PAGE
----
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Best of Baja


Pam Lewis
Kansas State Collegian


To those who walked by Durland Hall on Thursday: No, there was not a dune buggy convention.

The Society of Automotive Engineers was host of the Mini Baja West Competition, which was organized by the K-State student chapter of SAE.

The three-day event began with a display of vehicles resembling dune buggies on the lawn around Durland and Rathbone halls.

The competition is part of the National Collegiate Design Series.

Seventy teams, consisting of about 500 total students from colleges across the United States and Mexico compete in designing, building and racing a single-seat off-road vehicle powered by a Briggs & Stratton eight-horsepower engine.

David Pacey, SAE adviser and co-coordinator of the event, said the requirement of having to use the same engine and adhere to a $2,500 budget is what makes the event competitive.

"The low-powered engine makes design difficult," Pacey said, "and the cost keeps the competition fair."

Cost analysis, safety inspection, design and sales presentation were the events Thursday. The teams had to comply with all of the safety regulations and were allowed to make any necessary repairs.

The four-hour endurance race starts at 9 a.m. Saturday at the School Creek ORV Area at Milford Reservoir.

Brent Hartwich, senior in mechanical engineering and a member of K-State's team, said the team had to make a few changes to comply with the safety regulations.

"We had some questions concerning our safety wire," he said. "But the vehicle is running well and turns well. We should have no problem tomorrow in the maneuverability test."

Maneuverability, hill climbing and acceleration are the events scheduled for the second day of competition that will move from campus to School Creek ORV Area at Milford Reservoir.

Jerry Jordan, president of SAE and co-coordinator of the event, said he is confident the K-State team will score well in today's events.

"They have a good car," Jordan said. "It climbs well and the design is pretty sound."

Points are earned and winners are awarded trophies in each category. An overall winner is also announced.

Scott Morgan, senior from the United States Air Force Academy in Colorado, was part of the team that won the overall award two years ago. He said his team this year has a good chance of a top finish.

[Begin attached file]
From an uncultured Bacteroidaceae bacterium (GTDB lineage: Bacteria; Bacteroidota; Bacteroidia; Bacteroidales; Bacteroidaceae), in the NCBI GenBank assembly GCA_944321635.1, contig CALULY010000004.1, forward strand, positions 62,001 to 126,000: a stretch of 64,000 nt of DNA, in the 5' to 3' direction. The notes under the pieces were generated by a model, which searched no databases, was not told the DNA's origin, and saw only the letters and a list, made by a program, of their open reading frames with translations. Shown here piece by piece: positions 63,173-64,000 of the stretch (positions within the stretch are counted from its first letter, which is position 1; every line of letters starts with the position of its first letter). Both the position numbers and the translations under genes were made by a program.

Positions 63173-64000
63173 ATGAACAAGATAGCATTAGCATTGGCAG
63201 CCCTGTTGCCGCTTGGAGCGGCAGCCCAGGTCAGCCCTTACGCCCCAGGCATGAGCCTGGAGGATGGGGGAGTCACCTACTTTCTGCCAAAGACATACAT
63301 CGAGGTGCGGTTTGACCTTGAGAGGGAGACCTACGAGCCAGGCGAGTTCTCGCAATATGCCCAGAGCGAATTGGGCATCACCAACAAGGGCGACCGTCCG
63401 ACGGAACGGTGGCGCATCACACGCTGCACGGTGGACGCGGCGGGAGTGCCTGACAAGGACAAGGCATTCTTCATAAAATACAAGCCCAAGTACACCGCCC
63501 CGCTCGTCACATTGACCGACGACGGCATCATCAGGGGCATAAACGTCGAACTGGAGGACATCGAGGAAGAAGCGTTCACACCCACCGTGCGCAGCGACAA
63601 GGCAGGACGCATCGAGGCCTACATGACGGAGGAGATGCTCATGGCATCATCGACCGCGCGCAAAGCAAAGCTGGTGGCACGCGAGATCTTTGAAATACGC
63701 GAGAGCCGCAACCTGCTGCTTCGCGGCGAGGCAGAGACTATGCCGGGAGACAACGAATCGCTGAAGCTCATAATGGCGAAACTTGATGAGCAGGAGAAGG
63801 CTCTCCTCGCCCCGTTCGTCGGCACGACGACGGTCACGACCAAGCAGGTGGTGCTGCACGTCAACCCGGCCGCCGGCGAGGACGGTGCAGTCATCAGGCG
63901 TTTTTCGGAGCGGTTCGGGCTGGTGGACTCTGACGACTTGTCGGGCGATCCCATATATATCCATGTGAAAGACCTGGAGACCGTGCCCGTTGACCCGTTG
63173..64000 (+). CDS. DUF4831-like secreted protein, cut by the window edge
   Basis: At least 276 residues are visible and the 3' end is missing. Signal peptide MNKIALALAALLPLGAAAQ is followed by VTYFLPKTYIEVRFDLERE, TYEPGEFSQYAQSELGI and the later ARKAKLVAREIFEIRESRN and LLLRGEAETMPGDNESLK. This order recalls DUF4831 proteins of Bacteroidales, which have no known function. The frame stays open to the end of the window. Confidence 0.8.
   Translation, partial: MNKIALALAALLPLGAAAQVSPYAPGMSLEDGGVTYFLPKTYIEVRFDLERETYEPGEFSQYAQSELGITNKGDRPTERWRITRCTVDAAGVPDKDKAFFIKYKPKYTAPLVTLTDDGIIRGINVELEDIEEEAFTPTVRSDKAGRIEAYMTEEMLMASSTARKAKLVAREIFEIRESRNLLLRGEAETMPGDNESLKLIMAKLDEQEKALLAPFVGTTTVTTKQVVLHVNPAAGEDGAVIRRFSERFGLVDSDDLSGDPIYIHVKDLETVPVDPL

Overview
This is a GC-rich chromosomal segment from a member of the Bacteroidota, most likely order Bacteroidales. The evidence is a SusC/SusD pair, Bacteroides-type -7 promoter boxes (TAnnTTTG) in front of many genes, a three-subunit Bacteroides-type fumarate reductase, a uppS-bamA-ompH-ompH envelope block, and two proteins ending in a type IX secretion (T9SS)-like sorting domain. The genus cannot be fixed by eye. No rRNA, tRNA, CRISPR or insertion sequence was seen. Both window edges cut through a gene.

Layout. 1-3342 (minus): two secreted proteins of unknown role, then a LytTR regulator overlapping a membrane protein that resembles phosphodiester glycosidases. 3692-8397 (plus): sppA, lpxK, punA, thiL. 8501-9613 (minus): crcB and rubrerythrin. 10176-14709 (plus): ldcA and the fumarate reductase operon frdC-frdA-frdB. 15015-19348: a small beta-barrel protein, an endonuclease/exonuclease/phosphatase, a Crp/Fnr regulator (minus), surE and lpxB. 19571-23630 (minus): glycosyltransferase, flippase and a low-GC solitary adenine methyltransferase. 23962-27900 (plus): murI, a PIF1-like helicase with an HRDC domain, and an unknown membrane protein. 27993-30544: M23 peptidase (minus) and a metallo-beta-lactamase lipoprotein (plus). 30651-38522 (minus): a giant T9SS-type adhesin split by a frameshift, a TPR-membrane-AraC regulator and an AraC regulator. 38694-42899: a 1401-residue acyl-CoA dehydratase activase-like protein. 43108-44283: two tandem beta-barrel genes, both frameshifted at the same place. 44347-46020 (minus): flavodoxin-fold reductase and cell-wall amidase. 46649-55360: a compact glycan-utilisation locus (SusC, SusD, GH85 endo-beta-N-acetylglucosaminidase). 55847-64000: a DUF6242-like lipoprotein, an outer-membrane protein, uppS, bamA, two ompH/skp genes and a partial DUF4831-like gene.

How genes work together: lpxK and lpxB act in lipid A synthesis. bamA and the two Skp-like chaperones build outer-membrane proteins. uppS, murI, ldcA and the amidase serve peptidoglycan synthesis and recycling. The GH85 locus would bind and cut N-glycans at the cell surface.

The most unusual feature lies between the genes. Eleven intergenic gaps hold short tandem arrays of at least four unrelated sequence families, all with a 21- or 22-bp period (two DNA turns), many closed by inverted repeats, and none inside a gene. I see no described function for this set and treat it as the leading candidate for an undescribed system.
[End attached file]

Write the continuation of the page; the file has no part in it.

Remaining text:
"It is a grueling course. there is nothing easy about it."
David Pacey
Society of Automotive Engineers adviser

"I think we will at least place in the top five," Morgan said. "I am a little worried about the tires, especially in the endurance race because we do not have mud tires. We are thinking about putting some on."

The four-hour endurance race is the final component of the competition. It will start at 9 a.m. Saturday at Milford Lake.

"It is a grueling course," Pacey said. "There is nothing easy about it. It is not unusual for about 20 percent to drop out during the first lap."

The three-day event is sponsored by Briggs & Stratton, Briggs Auto Group, Case Corp., Cessna Aircraft Co., Caterpillar, Funk Manufacturing and Goodyear Engineered Products. Representatives from the sponsors judge the events and put together the luncheons and banquets for the participants.

Representatives also were at Durland on Thursday to talk about their companies and inform future engineering graduates of possible job opportunities.

"I wanted to use SAE to promote the university," Jordan said. "It is good exposure for the College of Engineering and for the students who will be graduating to meet with other engineers."

Pacey said it is a privilege to be host of the competition.

"This was our first year to host the competition. It is a community service project for us," Pacey said. "We bring people to K-State who have never heard of us, and we get to show off our facility."

This item was published on Friday, April 16, 1999

Copyright 1999, Student Publications Inc. All rights reserved.
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